Crude, obnoxious, and over-the-top. DC Universe’s Harley Quinn proves that you don’t have to be literal dark and grittyTM to be edgy and appeal to adults. The series not only tells Batman-related stories and deconstructs him as well as the Rogues Gallery but it does so by still being colourful, silly, and funny accompanied by a plethora of fowl language and bone breaking. It’s not just a parody or a funny take on these beloved DC characters but a compelling story in it’s own right.
I had heard so many good things and laughed so hard at the various clips floating around the interwebs, however, I dragged my feet on this series mainly because it was a matter of access. But I was finally able to binge the series (thus far) and had an absolutely riotous good time with it. If you didn’t watch the trailer, be warned that this is definitely NOT for younger audiences. The bright colours and art style are what enhance the dark sense of humour and it’s a great balance.
Harley Quinn the series follows the titular Quinn as she finds a way to get over The Joker with the help of Poison Ivy and a crew of other B and C list villains. It’s a premise that’s been attempted and depicted many times over the last couple of decades but here it really seems to understand something very important about the Batman mythos: it’s absurd and ridiculous.
Being animated, especially in this style, does allow for that absurdity more so than a live-action and they really go for it too, leaning into all this makes it seem like a parody of all things Batman (and it does point out and make fun of quite a lot to do with the Dark Knight and its associated characters as well as superheroes in general) but after the first few episodes you begin to notice that there is an internal logic and an actual story arc being played out and you soon become invested in the story like any other series.
All the characters are an absolute riot with many being written or depicted as either too much to type or against type and that only enhances the comedy and satire. Harley Quinn (voiced by Kaley Cuoco) is pretty much to type, maintaining that unfocused psychotic energy we associate with her character. Her “BFF” Poison Ivy (Lake Bell) is normally depicted as a seductress but here she’s kind of awkward but mainly subdued, more of a blend of Daria Morgendorfer and Jane Lane… and that dynamic works so well! The supporting cast also vary from character to character in this manner with Clayface being a very on-the-nose thespian or “luvvie”, King Shark is a gentle and enthusiastic computer whizz, and Bane (clearly poking fun at the Nolan version) is the butt of everyone’s joke.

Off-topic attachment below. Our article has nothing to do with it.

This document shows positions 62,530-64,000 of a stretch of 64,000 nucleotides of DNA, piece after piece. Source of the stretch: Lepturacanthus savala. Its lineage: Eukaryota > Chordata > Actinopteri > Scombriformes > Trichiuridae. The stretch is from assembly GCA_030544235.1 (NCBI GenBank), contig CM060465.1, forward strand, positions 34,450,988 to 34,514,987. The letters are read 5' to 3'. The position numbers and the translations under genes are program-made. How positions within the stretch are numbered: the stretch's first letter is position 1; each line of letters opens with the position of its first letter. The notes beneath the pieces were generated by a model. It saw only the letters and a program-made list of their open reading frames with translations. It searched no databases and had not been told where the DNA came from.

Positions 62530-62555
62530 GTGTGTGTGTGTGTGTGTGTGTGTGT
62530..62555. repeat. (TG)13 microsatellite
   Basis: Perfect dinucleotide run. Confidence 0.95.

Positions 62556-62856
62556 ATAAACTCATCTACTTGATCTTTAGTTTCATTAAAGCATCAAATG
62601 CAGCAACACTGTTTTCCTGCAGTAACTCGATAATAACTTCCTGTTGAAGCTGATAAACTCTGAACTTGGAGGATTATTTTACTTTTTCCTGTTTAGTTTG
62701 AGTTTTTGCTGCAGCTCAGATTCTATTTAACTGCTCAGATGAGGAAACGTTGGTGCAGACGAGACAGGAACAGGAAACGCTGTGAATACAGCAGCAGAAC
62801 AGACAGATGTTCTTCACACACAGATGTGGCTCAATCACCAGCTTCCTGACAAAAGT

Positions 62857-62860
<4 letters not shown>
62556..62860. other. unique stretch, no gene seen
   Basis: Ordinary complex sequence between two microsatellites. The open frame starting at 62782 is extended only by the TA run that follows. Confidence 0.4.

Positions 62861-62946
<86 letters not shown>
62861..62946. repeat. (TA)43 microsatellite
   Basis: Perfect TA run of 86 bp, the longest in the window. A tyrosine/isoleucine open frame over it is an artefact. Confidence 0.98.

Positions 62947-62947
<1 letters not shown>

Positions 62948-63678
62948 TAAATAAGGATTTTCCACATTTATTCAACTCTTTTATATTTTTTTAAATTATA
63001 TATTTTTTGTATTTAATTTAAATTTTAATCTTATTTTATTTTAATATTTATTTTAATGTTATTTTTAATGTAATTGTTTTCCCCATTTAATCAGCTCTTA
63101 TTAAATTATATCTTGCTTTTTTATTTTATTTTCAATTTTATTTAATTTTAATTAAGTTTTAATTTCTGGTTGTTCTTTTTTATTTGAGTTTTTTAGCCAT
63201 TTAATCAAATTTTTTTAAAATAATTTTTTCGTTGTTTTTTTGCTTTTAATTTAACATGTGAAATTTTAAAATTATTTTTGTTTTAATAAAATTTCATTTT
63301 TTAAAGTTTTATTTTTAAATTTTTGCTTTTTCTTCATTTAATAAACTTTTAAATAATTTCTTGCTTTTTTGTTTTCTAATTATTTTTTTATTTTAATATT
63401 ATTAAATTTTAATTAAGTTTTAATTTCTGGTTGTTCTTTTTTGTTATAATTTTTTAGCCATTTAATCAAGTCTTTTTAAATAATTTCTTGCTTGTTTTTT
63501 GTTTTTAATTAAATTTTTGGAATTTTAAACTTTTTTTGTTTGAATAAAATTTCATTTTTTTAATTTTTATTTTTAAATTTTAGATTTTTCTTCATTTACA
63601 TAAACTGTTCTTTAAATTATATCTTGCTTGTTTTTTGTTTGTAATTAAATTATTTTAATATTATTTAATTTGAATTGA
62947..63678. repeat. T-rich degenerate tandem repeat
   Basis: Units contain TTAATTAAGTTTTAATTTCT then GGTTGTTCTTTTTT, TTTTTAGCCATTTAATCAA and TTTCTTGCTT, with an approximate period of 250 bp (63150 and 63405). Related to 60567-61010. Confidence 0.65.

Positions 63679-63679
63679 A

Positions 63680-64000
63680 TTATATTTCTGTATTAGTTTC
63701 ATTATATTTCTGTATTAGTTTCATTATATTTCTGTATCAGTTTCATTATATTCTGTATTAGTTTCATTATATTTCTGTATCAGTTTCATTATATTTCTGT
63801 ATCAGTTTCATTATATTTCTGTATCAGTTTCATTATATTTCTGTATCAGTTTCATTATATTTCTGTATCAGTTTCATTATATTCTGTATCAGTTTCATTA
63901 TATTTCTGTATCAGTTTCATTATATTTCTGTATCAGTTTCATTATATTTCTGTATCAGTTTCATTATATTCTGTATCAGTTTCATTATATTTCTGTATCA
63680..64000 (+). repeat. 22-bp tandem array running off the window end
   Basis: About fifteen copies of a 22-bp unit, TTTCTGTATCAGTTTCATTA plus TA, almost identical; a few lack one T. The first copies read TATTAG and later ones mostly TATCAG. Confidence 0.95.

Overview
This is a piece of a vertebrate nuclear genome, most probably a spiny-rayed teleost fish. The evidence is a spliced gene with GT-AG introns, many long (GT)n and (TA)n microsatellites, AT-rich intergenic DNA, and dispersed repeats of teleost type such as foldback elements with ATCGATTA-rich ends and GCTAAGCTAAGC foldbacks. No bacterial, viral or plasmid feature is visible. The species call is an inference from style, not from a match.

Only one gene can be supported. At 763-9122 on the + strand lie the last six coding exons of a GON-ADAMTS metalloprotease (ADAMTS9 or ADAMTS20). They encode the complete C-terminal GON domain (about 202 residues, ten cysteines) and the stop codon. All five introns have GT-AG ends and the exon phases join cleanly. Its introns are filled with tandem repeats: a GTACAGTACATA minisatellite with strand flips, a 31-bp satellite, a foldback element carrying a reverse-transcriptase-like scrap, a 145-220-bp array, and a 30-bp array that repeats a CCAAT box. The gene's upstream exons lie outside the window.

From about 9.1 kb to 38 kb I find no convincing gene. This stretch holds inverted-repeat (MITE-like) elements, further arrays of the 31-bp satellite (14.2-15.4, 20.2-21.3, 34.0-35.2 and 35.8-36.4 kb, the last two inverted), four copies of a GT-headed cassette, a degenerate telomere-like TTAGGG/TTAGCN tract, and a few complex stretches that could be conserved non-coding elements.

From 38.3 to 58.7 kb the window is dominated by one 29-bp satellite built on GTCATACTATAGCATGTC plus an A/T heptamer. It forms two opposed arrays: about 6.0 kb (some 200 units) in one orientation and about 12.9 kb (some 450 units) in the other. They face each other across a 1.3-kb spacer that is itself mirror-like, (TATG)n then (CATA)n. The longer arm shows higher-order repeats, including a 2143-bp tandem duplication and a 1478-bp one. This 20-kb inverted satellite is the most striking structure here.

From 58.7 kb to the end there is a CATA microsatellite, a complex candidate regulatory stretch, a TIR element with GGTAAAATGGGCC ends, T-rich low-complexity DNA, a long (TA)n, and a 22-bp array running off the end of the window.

Most attempts at telling Batman stories without Batman (a criticism that the show makes fun of in season 2 but I stand by it) usually fall flat, however it doesn’t technically apply here because Batman (voiced by Dedrich Bader, reprising his role from Brave and the Bold), even if he’s not the focus, is still present and still part of the context of many of these characters. For instance, Jim Gordon (Chris Meloni) is a depressed alcoholic who, among his many and numerous hang ups and insecurities, is a cop in a world where Batman exists. Hell, they even found a way to keep Damian Wayne obnoxious and arrogant and yet NOT annoying at all but instead somewhat endearing.